Collecting and Using Youth Development Outcomes Data to Improve Youth Work Practice1 year ago 1 year ago
YouthREX Research Summaries ask Just Six Questions of research publications on key youth issues. These summaries get at what the youth sector needs to know in just two pages or less!
1. What is the research about?
This study examines the role of outcomes data in the ongoing development of youth workers and organizations. In recent years, the youth sector has faced increased pressure to measure activities and outputs in order to comply with the rigorous requirements of funding bodies. The authors describe “a time of tension for services, with the ‘old school’ of effective youth work (e.g. a strong emphasis on rapport and relationships over time) needing to embrace the ‘new school’ of accountability and scientific rigour” (p. 124).
The aim of this study was to work collaboratively with youth workers to develop an outcomes measurement framework that supports youth work practice, improves services to young people, and meets the needs of funding bodies.
2. Where did the research take place?
This research took place in the Nepean-Blue Mountains district of New South Wales, Australia. It was chosen because of its strong network of smaller, community-run organizations.
3. Who is this research about?
This research is about youth workers.
“Using the feedback of young people as a form of external data holds a worker (and supervisor) responsible for driving improvements in techniques, approaches, and outcomes beyond what is possible with internal worker observations” (p. 126).
4. How was the research done?
This is a case study of a pilot project that was a collaboration between Youth Action, the peak body for youth and youth services in New South Wales, and seven youth organizations in the Nepean-Blue Mountains district. The organizations were enlisted to develop and implement a practitioner-led shared outcomes framework that would apply across all of their programs. The researcher tested three research questions: Was the development of a shared outcomes framework possible? Would a framework provide enough useful data to facilitate the improvement of service provision to young people? What conditions were necessary for a practitioner-led system to satisfy the rigourous requirements of government contractors?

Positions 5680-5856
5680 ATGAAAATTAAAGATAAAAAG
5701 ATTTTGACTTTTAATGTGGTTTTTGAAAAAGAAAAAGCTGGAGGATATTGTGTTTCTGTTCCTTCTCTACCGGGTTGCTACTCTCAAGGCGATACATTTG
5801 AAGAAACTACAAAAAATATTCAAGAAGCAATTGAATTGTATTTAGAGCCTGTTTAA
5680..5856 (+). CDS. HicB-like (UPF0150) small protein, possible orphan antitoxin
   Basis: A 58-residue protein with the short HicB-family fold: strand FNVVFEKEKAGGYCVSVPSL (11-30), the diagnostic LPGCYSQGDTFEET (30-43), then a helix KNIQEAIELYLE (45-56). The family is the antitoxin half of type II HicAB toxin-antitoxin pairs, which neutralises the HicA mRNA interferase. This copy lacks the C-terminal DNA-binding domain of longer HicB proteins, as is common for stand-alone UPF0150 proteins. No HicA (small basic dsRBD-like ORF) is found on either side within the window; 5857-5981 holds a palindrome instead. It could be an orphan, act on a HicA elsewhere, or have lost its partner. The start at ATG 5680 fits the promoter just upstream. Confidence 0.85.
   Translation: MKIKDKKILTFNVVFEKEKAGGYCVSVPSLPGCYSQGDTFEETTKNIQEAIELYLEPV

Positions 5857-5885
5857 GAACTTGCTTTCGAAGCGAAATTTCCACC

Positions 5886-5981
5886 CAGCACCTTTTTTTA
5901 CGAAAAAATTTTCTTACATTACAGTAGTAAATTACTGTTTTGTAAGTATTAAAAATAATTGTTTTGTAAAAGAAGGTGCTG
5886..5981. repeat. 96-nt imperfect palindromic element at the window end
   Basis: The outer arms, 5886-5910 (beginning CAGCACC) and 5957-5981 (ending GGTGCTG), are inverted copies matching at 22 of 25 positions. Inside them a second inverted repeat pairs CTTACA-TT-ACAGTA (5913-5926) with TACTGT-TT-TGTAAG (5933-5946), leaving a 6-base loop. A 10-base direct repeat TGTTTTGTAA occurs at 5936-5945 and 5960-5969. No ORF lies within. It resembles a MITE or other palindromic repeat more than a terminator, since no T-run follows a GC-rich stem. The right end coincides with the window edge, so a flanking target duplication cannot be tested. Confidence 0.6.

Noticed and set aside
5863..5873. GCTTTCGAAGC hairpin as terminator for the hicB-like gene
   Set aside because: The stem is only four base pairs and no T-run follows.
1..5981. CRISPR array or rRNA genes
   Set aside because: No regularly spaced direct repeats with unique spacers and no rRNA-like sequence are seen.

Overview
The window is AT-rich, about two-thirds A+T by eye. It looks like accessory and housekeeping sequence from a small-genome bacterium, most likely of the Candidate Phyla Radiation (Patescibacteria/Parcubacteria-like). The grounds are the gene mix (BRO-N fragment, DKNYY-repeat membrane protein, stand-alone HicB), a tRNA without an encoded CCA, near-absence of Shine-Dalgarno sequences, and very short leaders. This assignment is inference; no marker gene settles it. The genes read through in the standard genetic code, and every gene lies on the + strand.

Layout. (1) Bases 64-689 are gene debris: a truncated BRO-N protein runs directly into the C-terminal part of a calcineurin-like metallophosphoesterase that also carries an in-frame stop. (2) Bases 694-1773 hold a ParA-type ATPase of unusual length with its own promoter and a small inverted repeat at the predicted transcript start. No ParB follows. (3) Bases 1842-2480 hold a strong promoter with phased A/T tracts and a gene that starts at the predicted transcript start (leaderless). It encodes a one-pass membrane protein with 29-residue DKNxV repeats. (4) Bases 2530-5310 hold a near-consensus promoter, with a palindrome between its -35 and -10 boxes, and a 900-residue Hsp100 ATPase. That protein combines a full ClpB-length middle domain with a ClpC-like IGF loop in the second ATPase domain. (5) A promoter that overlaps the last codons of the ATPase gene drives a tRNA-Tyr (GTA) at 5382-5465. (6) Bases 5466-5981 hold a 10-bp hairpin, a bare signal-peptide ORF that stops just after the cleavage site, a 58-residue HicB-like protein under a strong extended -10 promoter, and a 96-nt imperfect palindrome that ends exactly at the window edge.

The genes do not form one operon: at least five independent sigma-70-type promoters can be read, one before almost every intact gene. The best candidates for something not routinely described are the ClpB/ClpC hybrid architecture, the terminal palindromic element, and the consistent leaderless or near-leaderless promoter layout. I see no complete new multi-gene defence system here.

5. What are the key findings?
Youth workers participating in the project were able to identify four headline outcome measures for the shared outcomes framework (p. 125):
a) Number and percentage of young people who feel more confident in a relevant skill. Services are expected to support young people to learn new skills, which benefit some aspect of their life.
b) Number and percentage of young people with improved positive connections. As part of building resilience, fostering positive connections is a common component of programs. These can include connections to family, friends, others in the community or other support services.
c) Number and percentage of young people who have reported a positive change in circumstance. As part of accessing services, it is important that there is some positive change in the lives of young people.
d) Number and percentage of young people who report that ‘things are getting better’. The development of a general sense of optimism is key to improving the mental health and resilience of young people.
Organizations were then able to use the outcomes data to “[challenge] their ways of working, their focus, and even their beliefs in how change is created for young people” (p. 126).
6. Why does it matter for youth work?
This study shows that outcomes data can play an important role in improving youth work practice by acting as a source of external feedback. The author suggests that data should be seen “as an opportunity for reflection” (p. 127) – while it may affirm an organization’s work, it can also challenge youth workers to change their practice in order to better serve the needs of young people.
Williamson, D. (2017). Collecting and using youth development outcomes data to improve youth work practice. Queensland Review, 24(1), 123-128.
Categorised in: Research Summary